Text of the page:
Will the 1-in-10 Myth Ever Go Away?
And it’s wrong.
Dispelling the 1-in-10 myth is essential to understanding public radio’s current business model and figuring out how to adapt to a changing media environment. It could prove very costly if new business models for public radio are built on the assumption public radio stations are lousy at converting listeners to givers.
Most stations are already doing a much better job at getting donors than indicated by the 1-in-10 Cosmetric.* Unfortunately the myth is perpetuated through bad math. Most people arrive at the 1 in 10 number by dividing the number of annual donors to a station by the number of weekly listeners to the station. There are several problems with this approach.
One is that two or more people living in a household tend to contribute as one giver. They count as two people in the weekly audience but as just one donor in the 1-in-10 math. An Audience 98 report accounted for household giving and found the ratio to be more like 1 in 5 weekly listeners was a current giver.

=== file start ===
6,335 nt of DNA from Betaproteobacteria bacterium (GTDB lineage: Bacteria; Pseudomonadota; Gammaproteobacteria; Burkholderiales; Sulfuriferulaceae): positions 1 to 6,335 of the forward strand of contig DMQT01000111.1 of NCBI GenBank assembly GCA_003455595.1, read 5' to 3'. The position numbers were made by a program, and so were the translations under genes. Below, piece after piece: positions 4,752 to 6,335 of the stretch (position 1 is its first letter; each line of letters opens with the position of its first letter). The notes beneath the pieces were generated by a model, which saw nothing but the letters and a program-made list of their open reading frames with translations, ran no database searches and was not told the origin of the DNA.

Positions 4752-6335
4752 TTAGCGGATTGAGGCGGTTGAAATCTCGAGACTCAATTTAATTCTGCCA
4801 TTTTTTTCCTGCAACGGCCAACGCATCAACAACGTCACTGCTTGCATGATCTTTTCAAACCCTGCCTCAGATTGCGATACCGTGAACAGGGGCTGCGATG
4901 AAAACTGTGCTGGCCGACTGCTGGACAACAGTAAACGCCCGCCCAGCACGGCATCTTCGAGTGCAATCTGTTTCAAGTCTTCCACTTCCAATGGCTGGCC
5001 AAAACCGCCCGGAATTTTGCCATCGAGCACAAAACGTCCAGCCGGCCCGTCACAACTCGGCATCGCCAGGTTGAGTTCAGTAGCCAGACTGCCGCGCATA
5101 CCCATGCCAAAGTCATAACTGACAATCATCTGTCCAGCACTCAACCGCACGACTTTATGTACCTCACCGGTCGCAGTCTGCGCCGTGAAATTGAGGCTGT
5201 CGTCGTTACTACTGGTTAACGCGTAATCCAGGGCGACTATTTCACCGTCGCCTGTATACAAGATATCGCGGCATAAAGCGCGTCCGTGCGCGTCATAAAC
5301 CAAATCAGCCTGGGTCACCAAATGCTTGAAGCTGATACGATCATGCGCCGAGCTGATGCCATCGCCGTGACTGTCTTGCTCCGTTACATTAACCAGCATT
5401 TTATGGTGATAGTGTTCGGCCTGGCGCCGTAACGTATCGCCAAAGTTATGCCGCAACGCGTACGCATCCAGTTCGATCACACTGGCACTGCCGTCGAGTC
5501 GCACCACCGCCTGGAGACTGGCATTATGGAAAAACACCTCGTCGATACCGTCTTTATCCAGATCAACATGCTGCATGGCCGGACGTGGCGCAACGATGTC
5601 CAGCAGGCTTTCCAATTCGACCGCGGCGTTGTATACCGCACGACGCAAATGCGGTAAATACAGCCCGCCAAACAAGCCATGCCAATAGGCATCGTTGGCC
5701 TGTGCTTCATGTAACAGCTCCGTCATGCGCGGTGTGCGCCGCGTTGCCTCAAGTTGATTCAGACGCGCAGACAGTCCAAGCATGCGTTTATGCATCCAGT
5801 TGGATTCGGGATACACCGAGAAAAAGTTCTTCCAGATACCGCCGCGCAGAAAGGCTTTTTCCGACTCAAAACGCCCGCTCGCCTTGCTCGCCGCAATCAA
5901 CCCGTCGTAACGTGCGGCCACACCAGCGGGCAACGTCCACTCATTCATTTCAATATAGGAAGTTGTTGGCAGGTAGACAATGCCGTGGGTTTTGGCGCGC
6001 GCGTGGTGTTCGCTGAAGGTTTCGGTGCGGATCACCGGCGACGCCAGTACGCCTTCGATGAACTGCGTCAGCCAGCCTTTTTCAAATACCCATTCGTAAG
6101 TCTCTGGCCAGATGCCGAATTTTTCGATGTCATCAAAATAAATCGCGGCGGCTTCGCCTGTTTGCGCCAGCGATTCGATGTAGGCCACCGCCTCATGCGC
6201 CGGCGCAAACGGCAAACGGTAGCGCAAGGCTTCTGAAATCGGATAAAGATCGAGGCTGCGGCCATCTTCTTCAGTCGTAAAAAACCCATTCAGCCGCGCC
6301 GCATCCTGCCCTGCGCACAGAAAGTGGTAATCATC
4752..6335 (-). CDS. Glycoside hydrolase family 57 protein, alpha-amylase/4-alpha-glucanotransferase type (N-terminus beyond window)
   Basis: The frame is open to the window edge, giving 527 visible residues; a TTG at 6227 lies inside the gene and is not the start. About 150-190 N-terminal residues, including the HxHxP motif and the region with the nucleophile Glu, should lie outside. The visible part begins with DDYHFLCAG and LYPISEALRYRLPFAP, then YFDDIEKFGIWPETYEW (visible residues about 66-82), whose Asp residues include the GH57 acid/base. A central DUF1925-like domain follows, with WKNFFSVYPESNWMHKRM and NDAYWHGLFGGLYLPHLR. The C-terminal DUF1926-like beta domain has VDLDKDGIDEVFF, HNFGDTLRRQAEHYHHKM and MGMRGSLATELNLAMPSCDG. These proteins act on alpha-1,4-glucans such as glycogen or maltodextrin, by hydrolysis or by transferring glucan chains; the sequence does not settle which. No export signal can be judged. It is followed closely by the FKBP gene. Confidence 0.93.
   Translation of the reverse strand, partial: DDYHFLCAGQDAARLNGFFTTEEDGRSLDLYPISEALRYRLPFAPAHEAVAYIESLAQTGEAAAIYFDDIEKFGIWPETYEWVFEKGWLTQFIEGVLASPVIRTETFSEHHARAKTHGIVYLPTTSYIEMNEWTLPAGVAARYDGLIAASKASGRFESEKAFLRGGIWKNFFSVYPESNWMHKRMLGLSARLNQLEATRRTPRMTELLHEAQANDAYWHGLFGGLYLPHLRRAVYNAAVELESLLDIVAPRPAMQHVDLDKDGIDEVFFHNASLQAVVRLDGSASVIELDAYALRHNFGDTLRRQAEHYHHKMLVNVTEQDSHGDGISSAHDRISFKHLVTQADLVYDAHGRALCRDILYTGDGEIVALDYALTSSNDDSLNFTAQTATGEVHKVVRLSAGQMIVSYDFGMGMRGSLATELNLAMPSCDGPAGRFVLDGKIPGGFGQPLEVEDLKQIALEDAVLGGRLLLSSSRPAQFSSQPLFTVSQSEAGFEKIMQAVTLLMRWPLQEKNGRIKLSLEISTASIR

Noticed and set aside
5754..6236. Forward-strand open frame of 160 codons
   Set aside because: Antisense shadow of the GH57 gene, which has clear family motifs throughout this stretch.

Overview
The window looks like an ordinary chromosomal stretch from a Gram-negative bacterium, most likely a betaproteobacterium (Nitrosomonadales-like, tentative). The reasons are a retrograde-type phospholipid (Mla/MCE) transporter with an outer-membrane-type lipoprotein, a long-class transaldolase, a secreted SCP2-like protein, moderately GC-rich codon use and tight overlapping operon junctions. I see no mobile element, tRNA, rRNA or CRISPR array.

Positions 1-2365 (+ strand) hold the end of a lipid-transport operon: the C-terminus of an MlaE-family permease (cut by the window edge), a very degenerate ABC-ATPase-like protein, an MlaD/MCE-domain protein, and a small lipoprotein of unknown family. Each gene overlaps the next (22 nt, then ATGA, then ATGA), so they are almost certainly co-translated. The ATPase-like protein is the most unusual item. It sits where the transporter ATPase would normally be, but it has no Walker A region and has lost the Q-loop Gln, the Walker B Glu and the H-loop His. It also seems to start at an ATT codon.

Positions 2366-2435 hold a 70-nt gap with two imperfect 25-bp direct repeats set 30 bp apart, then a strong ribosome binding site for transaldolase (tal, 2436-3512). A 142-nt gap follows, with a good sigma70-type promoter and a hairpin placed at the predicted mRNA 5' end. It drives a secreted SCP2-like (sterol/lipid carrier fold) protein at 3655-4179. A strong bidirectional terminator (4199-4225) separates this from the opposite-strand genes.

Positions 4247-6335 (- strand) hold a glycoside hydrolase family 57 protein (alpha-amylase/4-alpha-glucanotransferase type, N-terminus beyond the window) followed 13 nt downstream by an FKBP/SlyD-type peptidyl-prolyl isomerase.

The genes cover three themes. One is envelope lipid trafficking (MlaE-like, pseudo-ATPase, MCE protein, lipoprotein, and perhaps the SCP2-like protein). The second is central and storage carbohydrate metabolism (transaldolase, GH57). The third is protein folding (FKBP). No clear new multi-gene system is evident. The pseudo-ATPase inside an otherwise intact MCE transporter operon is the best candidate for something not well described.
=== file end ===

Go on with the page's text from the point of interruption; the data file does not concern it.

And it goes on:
That’s current givers. Nationally there’s about a 40% annual churn rate among donors. Over a several year span it’s easy to see where 30% to 40% of all weekly listeners would have given to public radio at least once, even when considering the churn of the weekly audience.
The 1-in-10 number suggests that public radio stations are lousy at converting listeners to givers... or that most listeners are cheapskates. Neither is true. While there’s always room for improvement, stations are doing a good job of getting core listeners to give. The challenge is to get listeners to give more frequently. The first step in that direction is letting go of the 1-in-10 myth.
* Cosmetrics are numbers that look like meaningful statistics even though they have no real value.